The first two of our admixture in the Americas papers have been published at Mankind Quarterly. To note, as I am skeptical of a behavioral genetic model, we advanced a genealogical one with an unspecified mode of inter-generational transmission. Similar models have been adopted in the economic literature (for example: Putterman and Weil, 2010; Spolaore & Wacziarg, 2015). For open access, we uploaded our papers to Research Gate. For the sake of transparency, the 18 supplementary files, the R syntax and the other data files have been made publicly available at Open Science Frame. The six commentaries are locked behind a paywall, but we covered most of the criticisms in our reply paper. If you can get a hold of them, though, they are well worth the reading. The conclusion of the reply paper sums up our general position:
We were pleased with the caliber of the comments. While incisive, none of them have inclined us to alter our conclusion concerning the R~CA-S hypothesis. But what now? First, more data. Specifically, indices of national cognitive ability need to be refined and more regional data needs to be located. In searching for this, it would be helpful to collaborate with researchers who are more familiar with Latin American datasets. Second, it would be worthwhile to further investigate a discriminatory model of individual differences using kinship designs and also to further investigate geographic models of regional differences, for example, using individual-level longitudinal data (to see if relocation to higher absolute latitude or colder regions has a positive effect on individual-level outcomes). Our models, in aggregate, are consistent with the view that contemporaneous cold weather and/or latitude is causally associated with positive outcomes, but an accurate assessment of the magnitude of these effects necessitates taking into account intergenerational factors. More generally, proponents of genealogical, discriminatory and geographic models have a mutual interest in building and making accessible databases that allow for the testing of these competing and probably co-occurring models.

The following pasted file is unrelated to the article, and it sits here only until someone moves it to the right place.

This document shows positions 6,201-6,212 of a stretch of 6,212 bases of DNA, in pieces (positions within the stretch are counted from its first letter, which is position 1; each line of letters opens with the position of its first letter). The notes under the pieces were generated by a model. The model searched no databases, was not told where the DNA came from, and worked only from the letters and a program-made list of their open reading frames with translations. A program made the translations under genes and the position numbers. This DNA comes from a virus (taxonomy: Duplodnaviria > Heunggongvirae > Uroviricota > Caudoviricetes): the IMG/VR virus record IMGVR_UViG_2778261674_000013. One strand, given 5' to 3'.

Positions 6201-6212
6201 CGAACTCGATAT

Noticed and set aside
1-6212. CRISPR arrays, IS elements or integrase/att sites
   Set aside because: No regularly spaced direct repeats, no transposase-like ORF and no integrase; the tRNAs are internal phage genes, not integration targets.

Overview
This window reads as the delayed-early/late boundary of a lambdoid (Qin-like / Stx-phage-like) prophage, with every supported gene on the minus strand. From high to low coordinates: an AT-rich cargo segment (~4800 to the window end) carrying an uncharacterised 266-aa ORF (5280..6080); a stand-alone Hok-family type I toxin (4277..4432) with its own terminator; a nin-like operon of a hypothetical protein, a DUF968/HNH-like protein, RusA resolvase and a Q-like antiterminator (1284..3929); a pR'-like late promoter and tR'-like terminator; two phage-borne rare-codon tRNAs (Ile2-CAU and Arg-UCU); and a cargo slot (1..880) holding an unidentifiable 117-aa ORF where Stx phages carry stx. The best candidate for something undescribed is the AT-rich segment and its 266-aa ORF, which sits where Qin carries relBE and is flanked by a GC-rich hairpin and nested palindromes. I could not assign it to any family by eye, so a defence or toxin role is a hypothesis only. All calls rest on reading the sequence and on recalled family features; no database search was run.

As part of the reply we wrote another paper which focuses on the U.S. and will be published in the summer edition. Three related projects are also in the works.
Fuerst, J., & Kirkegaard, E. O. W. (2016). Admixture in the Americas: Regional and national differences. Mankind Quarterly.
Ibarra, L. (2016). Statistics vs Scientific Explanation. Mankind Quarterly.
Flores-Mendoza, C., & Da Silva, J. A. (2016). Great effort, interesting results, but not everything is what it seems. Caution is required. Mankind Quarterly.
de Baca, T., Figueredo, A. J., & Garcia, R. A. (2016). Commentary on Fuerst and Kirkegaard: Some groups have all the luck, some groups have all the pain, some groups get all the breaks. Mankind Quarterly.
Christainsen, G. (2016). Admixture in the Americas: Social Differences as a Reflection of Human Biodiversity. Mankind Quarterly.
León, F. R. (2016). Race vis-à-vis Latitude: Their Influence on Intelligence, Infectious Diseases, and Income. Mankind Quarterly.
Pesta, B. (2016). Does IQ Cause Race Differences in Well-being? Mankind Quarterly.
Fuerst, J., & Kirkegaard, E. O. W. (2016). The Genealogy of Differences in the Americas. Mankind Quarterly.